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I have the following class:

namespace {
class MimeLogger : public std::ostringstream
{
public:
    MimeLogger()
    {}

    ~MimeLogger()
    {
        LOGEVENT( logModuleWSE, logEventDebug, logMsgWSETrace1, str() );
    }
};
}

When I do this:

MimeLogger() << "Hello " << "World";

The first "Hello " string is treated as a void*. If I debug the code, "Hello " is passed into std::basic_ostream::operator<< (void const*) and prints as a pointer value, not a string. The second string, "World" is properly passed into the global overloaded << operator that takes a char const*.

I expect both usages of the << operator to resolve to the same overload, but this does not happen. Can someone explain, and maybe propose a fix?

Thanks in advance.

Update

I neglected to mention that I'm stuck with C++03, but I'm glad that some people covered both the C++03 and C++11 cases.

share|improve this question
    
I've heard that you shouldn't subclass Standard Library classes but maybe that was just for container objects... I'm new at C++ – dreamlax May 15 '12 at 23:32
    
The streams classes were designed to be subclassed off of. That said, it's usually the base streams classes (std::istream and std::ostream) that get subclassed, rather than std::ostringstream. – templatetypedef May 15 '12 at 23:35
    
How about containment of ostringstream and writing an operator<< overload ? – Jagannath May 16 '12 at 0:19
1  
Are you defining your own overloaded operators? If so, can you post them? – templatetypedef May 16 '12 at 0:24
    
Posted below as answer. – Jagannath May 16 '12 at 1:52
up vote 7 down vote accepted

C++03: For the expression MimeLogger() << "Hello ", the template function

template <typename charT, class traits>
std::basic_ostream<charT, traits>& std::operator<< (
    std::basic_ostream<charT, traits>& os,
    const char* cstr);

is not considered during overload resolution because the temporary MimeLogger() may not be bound to a non-const reference. The member function overloads do not have this problem because the rules for the implicit parameter do allow binding to a temporary.

If you can use a compiler with support for C++11 rvalue-references, this should work as you intended, because the C++11 library provides an additional overload

template <typename charT, class traits, typename T>
std::basic_ostream<charT, traits>& std::operator<< (
    std::basic_ostream<charT, traits>&& os,
    const T& x ); // { os << x; return os; }

which allows temporary streams to be used left of << as though they were not temporary.

(I did try a test program with g++ and got different results without and with -std=c++0x.)

If you cannot use a C++11 friendly compiler, adding this to the public section of class MimeLogger is a workaround that will do what you want with C++03:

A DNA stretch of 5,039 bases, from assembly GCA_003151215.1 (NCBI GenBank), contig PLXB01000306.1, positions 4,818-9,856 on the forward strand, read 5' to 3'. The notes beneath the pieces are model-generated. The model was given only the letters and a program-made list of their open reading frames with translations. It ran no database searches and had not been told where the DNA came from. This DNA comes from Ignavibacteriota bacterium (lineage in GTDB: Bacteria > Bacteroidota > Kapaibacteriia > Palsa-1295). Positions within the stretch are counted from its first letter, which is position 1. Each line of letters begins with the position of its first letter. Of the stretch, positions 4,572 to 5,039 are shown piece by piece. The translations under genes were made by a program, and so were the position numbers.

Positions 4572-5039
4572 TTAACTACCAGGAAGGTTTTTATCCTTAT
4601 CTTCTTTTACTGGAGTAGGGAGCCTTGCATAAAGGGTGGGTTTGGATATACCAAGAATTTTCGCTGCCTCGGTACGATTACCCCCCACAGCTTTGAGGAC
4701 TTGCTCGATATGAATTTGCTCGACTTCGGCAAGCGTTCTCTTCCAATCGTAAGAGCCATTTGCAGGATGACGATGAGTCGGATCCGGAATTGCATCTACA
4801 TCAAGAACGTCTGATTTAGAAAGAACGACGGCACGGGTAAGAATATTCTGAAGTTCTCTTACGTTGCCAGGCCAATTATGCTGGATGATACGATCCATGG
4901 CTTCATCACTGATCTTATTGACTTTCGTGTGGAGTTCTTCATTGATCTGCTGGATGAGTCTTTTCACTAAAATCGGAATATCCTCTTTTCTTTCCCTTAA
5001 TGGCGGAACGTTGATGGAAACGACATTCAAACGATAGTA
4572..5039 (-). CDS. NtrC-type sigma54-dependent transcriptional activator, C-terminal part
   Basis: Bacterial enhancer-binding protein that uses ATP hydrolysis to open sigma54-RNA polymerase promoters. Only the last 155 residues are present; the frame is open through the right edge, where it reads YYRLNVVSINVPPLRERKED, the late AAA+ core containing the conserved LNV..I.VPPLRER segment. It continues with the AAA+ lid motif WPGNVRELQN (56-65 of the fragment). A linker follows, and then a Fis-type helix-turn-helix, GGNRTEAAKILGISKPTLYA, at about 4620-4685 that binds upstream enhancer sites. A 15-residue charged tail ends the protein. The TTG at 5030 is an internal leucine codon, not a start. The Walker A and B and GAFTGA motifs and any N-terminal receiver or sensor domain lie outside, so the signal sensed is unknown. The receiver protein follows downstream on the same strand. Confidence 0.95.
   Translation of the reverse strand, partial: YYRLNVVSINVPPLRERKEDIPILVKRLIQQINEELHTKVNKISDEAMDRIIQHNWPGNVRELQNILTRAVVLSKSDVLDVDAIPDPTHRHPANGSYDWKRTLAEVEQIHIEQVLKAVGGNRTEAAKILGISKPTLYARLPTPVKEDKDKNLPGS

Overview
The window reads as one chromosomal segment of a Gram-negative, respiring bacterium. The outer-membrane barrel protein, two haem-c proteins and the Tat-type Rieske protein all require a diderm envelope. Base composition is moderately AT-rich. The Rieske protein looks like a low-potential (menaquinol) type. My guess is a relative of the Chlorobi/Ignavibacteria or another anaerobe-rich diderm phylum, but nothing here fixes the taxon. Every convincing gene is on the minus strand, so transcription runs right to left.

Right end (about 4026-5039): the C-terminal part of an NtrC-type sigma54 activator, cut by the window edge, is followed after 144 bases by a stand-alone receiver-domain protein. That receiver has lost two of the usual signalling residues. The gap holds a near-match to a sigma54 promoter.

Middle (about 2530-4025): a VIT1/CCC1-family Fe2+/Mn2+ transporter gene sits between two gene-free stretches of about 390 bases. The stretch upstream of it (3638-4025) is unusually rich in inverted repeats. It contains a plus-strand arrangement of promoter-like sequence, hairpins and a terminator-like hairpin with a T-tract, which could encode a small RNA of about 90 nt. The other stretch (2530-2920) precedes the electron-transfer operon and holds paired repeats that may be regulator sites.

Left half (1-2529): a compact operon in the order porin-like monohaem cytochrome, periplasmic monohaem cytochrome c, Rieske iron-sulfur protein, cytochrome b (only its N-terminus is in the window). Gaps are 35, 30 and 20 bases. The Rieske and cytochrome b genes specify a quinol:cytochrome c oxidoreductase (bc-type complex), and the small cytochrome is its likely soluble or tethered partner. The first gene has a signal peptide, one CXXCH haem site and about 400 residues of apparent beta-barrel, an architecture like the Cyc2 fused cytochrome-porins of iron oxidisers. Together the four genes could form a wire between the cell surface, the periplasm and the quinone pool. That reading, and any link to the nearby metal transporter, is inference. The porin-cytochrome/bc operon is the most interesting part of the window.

template<typename T>
MimeLogger& operator<<(const T& x)
{
    static_cast<std::ostringstream&>(*this) << x;
    return *this;
}

using std::ostringstream::operator<<;

The using-declaration makes sure the member overloads from the standard library are also visible from MimeLogger. In particular, without it manipulators like std::endl don't work with the template operator, since std::endl is itself a function template, and that's too much template type deduction to expect from C++. But things are fine as long as we're sure not to hide the ostream member that makes the function manipulators work (27.7.3.6.3):

namespace std {
    template <typename charT, class traits>
    class basic_ostream : /*...*/ {
    public:
        basic_ostream<charT, traits>& operator<<(
            basic_ostream<charT,traits>& (*pf)(basic_ostream<charT,traits>&));
    };
}
share|improve this answer
    
Will your overloaded operator handle std::endl? If not, how would I make that work for C++03? – void.pointer May 16 '12 at 19:38
    
@Robert: No, it wouldn't! Good point, updated my answer. – aschepler May 16 '12 at 23:04

How about using containment of std::ostringstream ?

class MimeLogger
{
private:
    std::ostringstream oss_m;

public:
    MimeLogger()
    {
    }

    ~MimeLogger()
    {
        std::cout << __FILE__ << "(" << __LINE__ << "):" << oss_m.str() << "\n";
    }

    template<typename Type>
    MimeLogger& operator<<(const Type& t)
    {
        oss_m << t;
        return *this;
    }
};


void LogDemo()
{       
   MimeLogger logger;
   logger << "Hello " << "World!!\n";
   MimeLogger() << "Hello " << "StackOverflow!!\n";
}
share|improve this answer
1  
That function LogDemo will actually work "as expected" even with the OP original version of class MimeLogger. – aschepler May 16 '12 at 1:21
    
OP says he gets the address printed instead of "Hello". – Jagannath May 16 '12 at 1:52
    
Yes, but there's a subtle difference between MimeLogger() << "Hello "; and MimeLogger logger; logger << "Hello ";. – aschepler May 16 '12 at 2:28
    
I use inheritance so I don't have to redundantly implement the operators again. The std lib will do this for me. Plus, I'm not sure how your overloaded operator would handle std::endl. It's a function technically I think. Also I can't create an actual named temporary in my case, I absolutely have to stick with unnamed temporary and fit it all on one line for this to work. – void.pointer May 16 '12 at 14:40
    
Yes you are correct it does not handle std::endl well. – Jagannath May 16 '12 at 14:46

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